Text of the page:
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Muppet Wiki:Today on Muppet Wiki Archive 06

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Archive of Today on Muppet Wiki, March - April 2007.

April 2007

  • April 30Old School: Volume 2: The second Old School DVD set's been announced! The first volume, collecting skits and episodes from the first five seasons of Sesame Street, was released last October. The second volume is planned for this fall. There's no details yet about what'll be on the set, but it's good to know it's coming.
  • April 28Vegetable Soup is an episode of Sesame English, a TV/video series co-produced by Sesame Workshop and Berlitz International as a way of teaching English as a second language. In this episode, the main Muppet character, Tingo, makes a pot of hot soup -- very hot soup, actually, because everybody keeps adding pepper to it.
  • April 27The Muppet Show Diary 1979 is a schedule book for the year 1979, published in the UK. The pages of the book follow the format of an episode of The Muppet Show, treating 1979 as the "guest," complete with an At the Dance segment, Scooter's introduction ("15 seconds 'till curtain, 1979!"), Fozzie's act, Sam's monologue, and other recurring sketches. Other pages feature commentary by the characters on specific dates.
  • April 26The Man from Alphabet was a series of four five-minute film segments made for the Sesame Street Pilot Episodes in July, 1969. Created by David Connell, the segments referenced such tongue-in-cheek spy series as Get Smart and The Man from U.N.C.L.E. The series starred the Man from Alphabet (played by Gary Owens), a bumbling spy in a trenchcoat who, with the help of a young paperboy (H.B.), tried to catch the villainous Digby Dropout and his henchman Dunce. As one of the earliest film segments completed, series was heavily featured in advance promotion for Sesame Street, including an ad in comic books featuring Superman and Batman. However, the film series didn't test well with children, and it was dropped before the series aired.
  • April 24Sesame Street Needlecraft Kits: One of the fun things about Muppet Wiki is that we're constantly unearthing little bits of Muppet merchandise that you'd never expect. Check out these fantastic needlecraft kits; they're lovely.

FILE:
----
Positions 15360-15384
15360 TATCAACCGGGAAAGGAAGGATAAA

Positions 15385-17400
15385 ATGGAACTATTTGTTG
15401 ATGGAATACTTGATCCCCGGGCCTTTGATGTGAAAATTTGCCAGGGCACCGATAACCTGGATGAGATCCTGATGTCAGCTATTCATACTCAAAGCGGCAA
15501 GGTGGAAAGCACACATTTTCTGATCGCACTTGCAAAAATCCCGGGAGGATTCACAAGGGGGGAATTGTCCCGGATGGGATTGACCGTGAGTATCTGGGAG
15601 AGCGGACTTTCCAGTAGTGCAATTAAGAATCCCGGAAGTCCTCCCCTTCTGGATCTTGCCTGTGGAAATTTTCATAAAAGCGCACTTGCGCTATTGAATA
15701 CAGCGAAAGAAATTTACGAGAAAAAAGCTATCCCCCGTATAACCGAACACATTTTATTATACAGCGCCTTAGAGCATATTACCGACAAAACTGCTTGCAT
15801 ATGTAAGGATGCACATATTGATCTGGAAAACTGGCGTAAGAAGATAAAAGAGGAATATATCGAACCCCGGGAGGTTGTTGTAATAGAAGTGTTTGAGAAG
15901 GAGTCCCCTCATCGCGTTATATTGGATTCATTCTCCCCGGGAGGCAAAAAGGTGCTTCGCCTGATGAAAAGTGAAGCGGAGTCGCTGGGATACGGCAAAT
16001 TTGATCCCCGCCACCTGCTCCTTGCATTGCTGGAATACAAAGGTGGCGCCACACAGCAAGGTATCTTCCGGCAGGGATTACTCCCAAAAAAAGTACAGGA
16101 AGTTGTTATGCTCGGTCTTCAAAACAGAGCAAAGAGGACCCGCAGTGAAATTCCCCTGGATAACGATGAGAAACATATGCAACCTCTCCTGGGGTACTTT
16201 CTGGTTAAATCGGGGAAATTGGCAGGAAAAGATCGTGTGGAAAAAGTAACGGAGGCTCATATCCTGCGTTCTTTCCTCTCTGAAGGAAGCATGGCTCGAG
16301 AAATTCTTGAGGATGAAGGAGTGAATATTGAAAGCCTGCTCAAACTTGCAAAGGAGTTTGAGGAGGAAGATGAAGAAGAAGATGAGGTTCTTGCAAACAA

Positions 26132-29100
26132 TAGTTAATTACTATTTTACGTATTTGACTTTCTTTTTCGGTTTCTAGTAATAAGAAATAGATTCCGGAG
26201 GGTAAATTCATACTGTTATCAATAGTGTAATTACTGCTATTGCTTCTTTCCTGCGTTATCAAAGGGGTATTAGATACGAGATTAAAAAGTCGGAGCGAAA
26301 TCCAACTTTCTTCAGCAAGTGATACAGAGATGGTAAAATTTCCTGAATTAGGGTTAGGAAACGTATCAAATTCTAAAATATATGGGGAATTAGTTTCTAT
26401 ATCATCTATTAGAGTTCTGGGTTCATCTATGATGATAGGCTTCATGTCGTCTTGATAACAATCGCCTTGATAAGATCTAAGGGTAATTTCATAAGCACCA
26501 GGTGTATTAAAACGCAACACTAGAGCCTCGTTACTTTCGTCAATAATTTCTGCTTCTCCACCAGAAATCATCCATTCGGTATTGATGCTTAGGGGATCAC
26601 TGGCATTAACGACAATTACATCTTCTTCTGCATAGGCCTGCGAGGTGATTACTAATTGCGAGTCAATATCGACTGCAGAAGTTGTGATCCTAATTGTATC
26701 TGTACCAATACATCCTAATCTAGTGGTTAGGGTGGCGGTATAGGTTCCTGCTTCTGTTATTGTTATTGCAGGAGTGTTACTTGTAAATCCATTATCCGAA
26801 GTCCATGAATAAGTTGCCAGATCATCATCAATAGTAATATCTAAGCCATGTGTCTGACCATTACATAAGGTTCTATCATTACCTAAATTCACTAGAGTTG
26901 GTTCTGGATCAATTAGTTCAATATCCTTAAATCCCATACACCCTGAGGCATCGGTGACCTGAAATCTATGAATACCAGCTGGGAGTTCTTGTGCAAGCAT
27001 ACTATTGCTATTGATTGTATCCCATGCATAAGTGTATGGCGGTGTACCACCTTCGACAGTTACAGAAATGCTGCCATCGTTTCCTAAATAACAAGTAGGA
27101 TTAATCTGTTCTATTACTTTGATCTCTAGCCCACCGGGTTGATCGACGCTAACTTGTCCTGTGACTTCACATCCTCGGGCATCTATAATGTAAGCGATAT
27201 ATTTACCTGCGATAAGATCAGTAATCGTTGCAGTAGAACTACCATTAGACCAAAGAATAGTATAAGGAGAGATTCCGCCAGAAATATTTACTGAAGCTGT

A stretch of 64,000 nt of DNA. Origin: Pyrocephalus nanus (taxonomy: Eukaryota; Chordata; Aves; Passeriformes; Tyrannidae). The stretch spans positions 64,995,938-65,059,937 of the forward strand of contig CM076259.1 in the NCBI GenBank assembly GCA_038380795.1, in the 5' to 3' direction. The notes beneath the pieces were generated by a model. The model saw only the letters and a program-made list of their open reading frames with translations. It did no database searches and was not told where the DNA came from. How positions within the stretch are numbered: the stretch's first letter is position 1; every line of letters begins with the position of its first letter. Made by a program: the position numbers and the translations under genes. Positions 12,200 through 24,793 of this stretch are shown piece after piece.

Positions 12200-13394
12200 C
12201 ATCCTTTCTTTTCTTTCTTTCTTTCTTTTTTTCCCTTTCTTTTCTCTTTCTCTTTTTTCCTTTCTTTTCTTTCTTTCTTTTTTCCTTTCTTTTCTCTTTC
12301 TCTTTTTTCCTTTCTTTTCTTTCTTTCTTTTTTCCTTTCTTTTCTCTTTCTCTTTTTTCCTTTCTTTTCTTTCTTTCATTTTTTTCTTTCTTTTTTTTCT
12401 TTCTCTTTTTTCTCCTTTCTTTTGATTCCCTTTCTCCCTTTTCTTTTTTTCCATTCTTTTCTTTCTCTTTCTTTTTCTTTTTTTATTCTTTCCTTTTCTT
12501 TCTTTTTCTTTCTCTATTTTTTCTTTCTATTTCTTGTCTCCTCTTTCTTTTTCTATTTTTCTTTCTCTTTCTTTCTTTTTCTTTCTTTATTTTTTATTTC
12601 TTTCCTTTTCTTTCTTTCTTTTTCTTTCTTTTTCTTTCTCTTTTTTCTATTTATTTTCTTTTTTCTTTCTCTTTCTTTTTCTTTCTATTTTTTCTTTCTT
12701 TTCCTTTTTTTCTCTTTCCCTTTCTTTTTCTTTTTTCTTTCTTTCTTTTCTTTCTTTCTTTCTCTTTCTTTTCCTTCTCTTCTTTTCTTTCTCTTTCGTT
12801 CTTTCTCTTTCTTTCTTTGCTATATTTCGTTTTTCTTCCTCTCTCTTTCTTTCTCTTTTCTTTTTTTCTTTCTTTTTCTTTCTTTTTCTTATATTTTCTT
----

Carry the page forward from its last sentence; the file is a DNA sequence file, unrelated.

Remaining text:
• April 22Earth Day 1990 was the international umbrella organization created to coordinate the efforts of more than 200 million people in 141 countries planning to take part in the 20th anniversary of the first Earth Day held on April 22, 1970. The Jim Henson Company produced a PSA using Earth Day 1990's popular slogan, "Who Says You Can't Change the World?" The spot featured Kermit the Frog singing his signature song, "Bein' Green."
  • April 21 • Three books were released in 1993 by Western Publishing with a particular "green" theme. In Ready, Set, Recycle!, Kermit teaches Miss Piggy the necessity of reusing items rather than letting them go to waste. In Pretty Park, Piggy and her friends become active by cleaning up a local park of its pollution and vandalism. Finally, Off to the Woods! features a story with the Frog Scouts and their attempt to preserve the forests.
  • April 20Willie Wimple is a careless youth who appeared in Sesame Street animated inserts beginning in 1972. Through a jaunty song, Willie would routinely throw garbage, chop down trees, and leak oil into the waters. The chorus always pointed out how "if every kid did it, can't you see what a messy world it would be," typically ending with a shot of a ruined earth. Willie's purpose was to demonstrate how one person's actions can harm the planet, since in fact individuals are seldom alone in their waste.
  • April 19 • "The Future is Counting on You" is sung by Baby Rowlf and his future grandson, Lieutenant Woof. Woof explains that the future looks so good because previous generations took such good care of the Earth. The point is made that everything we use originally came from the Earth; so treat it kindly, because the "future is counting on you."
  • April 18Better World Society was an organization developed in the late 1980s by media mogul Ted Turner, aimed at encouraging Hollywood to produce media that focused on environmental and social issues. Kermit the Frog was a spokesfrog for the organization, and the Muppets produced two Public Service Announcements that posed the question: "What if everyone in the world lived in one house?"
  • April 17National Wildlife Federation is a conservation organization that aims to inspire Americans to protect wildlife for future generations. Earth Day is coming up on Sunday, so this is a good time to remember that Jim Henson was passionate about environmental causes, and advocated for protecting the environment and living creatures in many productions. One example is the series of Public Service Announcements that the Muppets did for the National Wildlife Federation in the late 80s and early 90s, featuring Kermit, Fozzie Bear, Miss Piggy, Rowlf and Robin the Frog talking about pollution and energy conservation.
  • April 15Mars is a planet that orbits Sol, the same star system in which Earth can be found. It's the fourth celestial body classified as a planet, and it's also the home planet of Sesame Street's most famous extraterrestrial visitors, the Martians. Speaking primarily in a series of "yip-yip"s and "uh-huh"s, these strange explorers have journeyed to Earth from their planet to learn about such odd human concepts as telephones and clocks.